Information for Teachers

We all know how much of an impact a teacher can have in the life of a child. Early identification of hearing loss can make a huge difference in the life of a child and have a significant impact on their studies.

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Many children with hearing loss display similar problems as those kids who have a learning disability or behavioral problems. Most children that have hearing loss can still hear but they are unable to understand the conversation because they have what is known as high frequency hearing loss. When we lose our hearing we may not loose it all, some frequency ranges of our hearing may be gone while others remain normal.

What is considered hearing loss? Hearing loss is when an individual has trouble hearing and understanding what is said. You may notice that people need to repeat themselves around that person. Hearing loss has a number of different causes.

Children that suffer from respiratory issues, diabetes, renal problems, cancer, or other syndrome generally have a higher risk of hearing loss. Hearing loss may be a result of ear infections, high fever, injury, (slap on the ear or face) malfunction, deterioration of the hearing mechanism due to ototoxic medication, or exposure to excessive loud noise. Some hearing loss is caused by lack of oxygen during birth, a disease or a particular syndrome (Downs Syndrome). Even a small hearing loss has an impact on the quality of life and needs to be addressed.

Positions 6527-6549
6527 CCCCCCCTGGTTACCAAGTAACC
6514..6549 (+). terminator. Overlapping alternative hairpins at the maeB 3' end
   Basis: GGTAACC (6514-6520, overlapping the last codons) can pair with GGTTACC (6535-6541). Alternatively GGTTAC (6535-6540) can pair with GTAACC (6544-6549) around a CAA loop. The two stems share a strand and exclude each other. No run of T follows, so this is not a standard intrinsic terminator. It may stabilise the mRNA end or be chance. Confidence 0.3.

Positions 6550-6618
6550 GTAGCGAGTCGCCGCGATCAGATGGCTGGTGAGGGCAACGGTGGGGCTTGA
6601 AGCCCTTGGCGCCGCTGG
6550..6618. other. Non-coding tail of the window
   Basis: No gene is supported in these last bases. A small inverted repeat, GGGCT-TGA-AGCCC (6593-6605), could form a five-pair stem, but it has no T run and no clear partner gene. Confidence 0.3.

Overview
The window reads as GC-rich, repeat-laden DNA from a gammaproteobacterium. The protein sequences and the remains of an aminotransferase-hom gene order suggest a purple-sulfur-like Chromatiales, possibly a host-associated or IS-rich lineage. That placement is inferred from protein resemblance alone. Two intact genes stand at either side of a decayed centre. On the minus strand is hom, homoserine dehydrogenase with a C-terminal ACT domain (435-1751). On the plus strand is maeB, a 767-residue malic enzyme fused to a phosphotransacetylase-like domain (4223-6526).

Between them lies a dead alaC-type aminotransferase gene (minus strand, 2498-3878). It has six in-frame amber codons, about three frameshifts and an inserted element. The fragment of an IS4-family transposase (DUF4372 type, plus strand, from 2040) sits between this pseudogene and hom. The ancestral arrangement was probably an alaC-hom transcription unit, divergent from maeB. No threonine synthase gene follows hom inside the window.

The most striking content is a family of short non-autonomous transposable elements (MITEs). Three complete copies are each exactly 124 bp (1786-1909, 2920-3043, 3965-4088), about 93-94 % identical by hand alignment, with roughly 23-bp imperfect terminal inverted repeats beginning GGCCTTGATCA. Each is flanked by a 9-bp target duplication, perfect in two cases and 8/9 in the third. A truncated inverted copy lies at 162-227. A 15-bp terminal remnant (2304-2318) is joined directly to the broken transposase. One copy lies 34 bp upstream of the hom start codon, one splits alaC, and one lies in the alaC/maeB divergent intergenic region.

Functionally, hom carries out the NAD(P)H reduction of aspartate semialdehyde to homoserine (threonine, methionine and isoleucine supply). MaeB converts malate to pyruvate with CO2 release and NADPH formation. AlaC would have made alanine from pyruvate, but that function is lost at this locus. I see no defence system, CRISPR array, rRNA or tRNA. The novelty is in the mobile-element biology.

FACT: A mild hearing loss can cause a child to miss as much as 50% of classroom discussion.









 How do you know that a child has hearing loss? Look for these signs:

  • Lower than expected academic achievement
  • Lack of attention
  • Requires constant repetition
  • Requires visual information in order to understand speech
  • Responds inappropriately to questions
  • Problems with articulation or other speech difficulties
  • Day-dreaming
  • Exhibits fatigue
  • Poor view of him or herself
  • Behavioral problems
  • Misunderstands directions or instructions
  • Lack of participation in the classroom
  • Watching other pupils to see what they are doing
  • Constant ear infections (excessive bad colds, sinus problems, bad allergies)
  • Constant ear pain

Students can get a screening at the Nurses office or their pediatrician’s office, but it is recommended that a comprehensive hearing test be done by a certified Audiologist. Proper equipment and training is necessary to identify the various types of hearing loss that is sometimes missed by nurses or even pediatricians.